Bottom line, I devoured Royally Screwed and I don’t think I need to read much further into things than that.  It is a seriously entertaining book, the main characters are charming, and it offers a glimpse into the second novel in the series that makes it seem like it is definitely worth continuing with these characters.  I’d highly recommend Royally Screwed to readers who are entertained by romances and who aren’t put off by fast resolutions and occasional clichés.  I personally enjoyed the novel and look forward to reading the second one.

❥❥❥ (out of 5)


Girl with a Green Heart

Tale as Old as Time – #JNGWatches

“It’s my favourite part because, you’ll see,

here’s where she meets Prince Charming

~ but she won’t discover that it’s him ‘til chapter three.”

~ Belle

If you’re a longtime follower of this little blog, you already know how fond I am of stories, how invested and engrossed I get in the tales of fictional characters.  I’ve raved about Jane Eyre and her dashing Mr. Rochester, I’ve gushed over the more modern romance between Henry DeTamble and Clare Abshire, and I’ve even obsessed over a piece of chick lit. every once and a awhile as well.  I am the type of person who wears my literature loving heart on my sleeve (in all its green glory), and I’ve ranted about other forms of pop culture as well, such as my adoration for musicals like The Phantom of the Opera and plays like Angels in America.  And, I’ve mentioned on countless occasions, that one particular film, from the earliest days of my childhood, touched me on a profound level when I was only a little girl.

~ Beauty and the Beast ~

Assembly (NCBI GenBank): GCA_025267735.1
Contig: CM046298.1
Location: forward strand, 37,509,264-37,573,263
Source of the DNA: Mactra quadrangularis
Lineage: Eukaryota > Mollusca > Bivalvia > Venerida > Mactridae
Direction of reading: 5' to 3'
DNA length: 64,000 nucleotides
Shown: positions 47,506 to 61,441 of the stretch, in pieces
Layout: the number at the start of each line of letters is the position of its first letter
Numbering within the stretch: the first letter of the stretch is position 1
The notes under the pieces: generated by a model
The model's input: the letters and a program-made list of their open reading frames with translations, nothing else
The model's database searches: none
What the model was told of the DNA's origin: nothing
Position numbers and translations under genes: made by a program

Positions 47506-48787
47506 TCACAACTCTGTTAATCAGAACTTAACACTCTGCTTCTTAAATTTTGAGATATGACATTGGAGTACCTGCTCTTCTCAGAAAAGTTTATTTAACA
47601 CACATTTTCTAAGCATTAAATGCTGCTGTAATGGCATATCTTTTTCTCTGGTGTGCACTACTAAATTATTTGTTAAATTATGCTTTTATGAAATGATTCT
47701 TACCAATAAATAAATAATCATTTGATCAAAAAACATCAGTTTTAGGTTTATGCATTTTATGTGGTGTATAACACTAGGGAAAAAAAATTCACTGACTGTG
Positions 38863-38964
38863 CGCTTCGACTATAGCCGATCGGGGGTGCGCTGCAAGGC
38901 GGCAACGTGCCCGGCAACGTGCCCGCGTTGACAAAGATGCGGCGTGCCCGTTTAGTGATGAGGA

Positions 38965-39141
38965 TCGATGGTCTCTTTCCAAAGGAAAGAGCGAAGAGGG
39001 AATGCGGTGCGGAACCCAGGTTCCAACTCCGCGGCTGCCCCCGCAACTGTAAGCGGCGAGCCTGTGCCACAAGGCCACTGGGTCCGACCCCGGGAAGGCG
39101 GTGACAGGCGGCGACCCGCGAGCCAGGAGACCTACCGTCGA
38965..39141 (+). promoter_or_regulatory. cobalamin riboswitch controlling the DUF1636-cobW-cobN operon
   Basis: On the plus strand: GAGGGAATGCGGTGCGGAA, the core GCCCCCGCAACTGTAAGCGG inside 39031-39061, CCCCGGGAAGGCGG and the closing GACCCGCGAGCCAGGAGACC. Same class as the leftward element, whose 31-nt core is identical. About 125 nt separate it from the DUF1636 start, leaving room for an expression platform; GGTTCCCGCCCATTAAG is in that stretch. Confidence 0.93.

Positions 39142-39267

Arguably Disney’s greatest movie.  It officially came out in November 1991, the very month and year I was born, and so there’s no denying that Belle and I were born around the same time, and may in fact (at least in my mind) be one and the same person.  Now, naturally, I’m somewhat delusional when it comes to fiction, making it such a huge driving force in my life, allowing it to inform many of my decisions over the years, like the courses I studied in university, and the friends I’ve chosen to surround myself with, and the man I’ve decided to marry.  But no piece of fiction has been with me as long as Beauty and the Beast, and I feel strongly that it is responsible for many of the aspects of my personality that I hold so dear.  There’s no doubt that the movies and books we encounter as young children have the ability to shape our thoughts and mold our future, and I was such a young girl when I first watched Belle’s story.  Is it any wonder, then, that I went on to develop a passion for the French language and for novels and the written word?  Growing up in a small town just east of Toronto was also significant, because I identified on so many levels with Belle’s desire to escape her “provincial life”, the “little town” in which she was born and raised.  Is it any wonder, then, that I chose to go off to the big city, to downtown Toronto, for university, and that I have decided to make this very city the home of my adulthood?  Belle, although to many people no more than a cartoon princess, was my soul mate as a child, my role model, and so very much of who I have become is owed to her.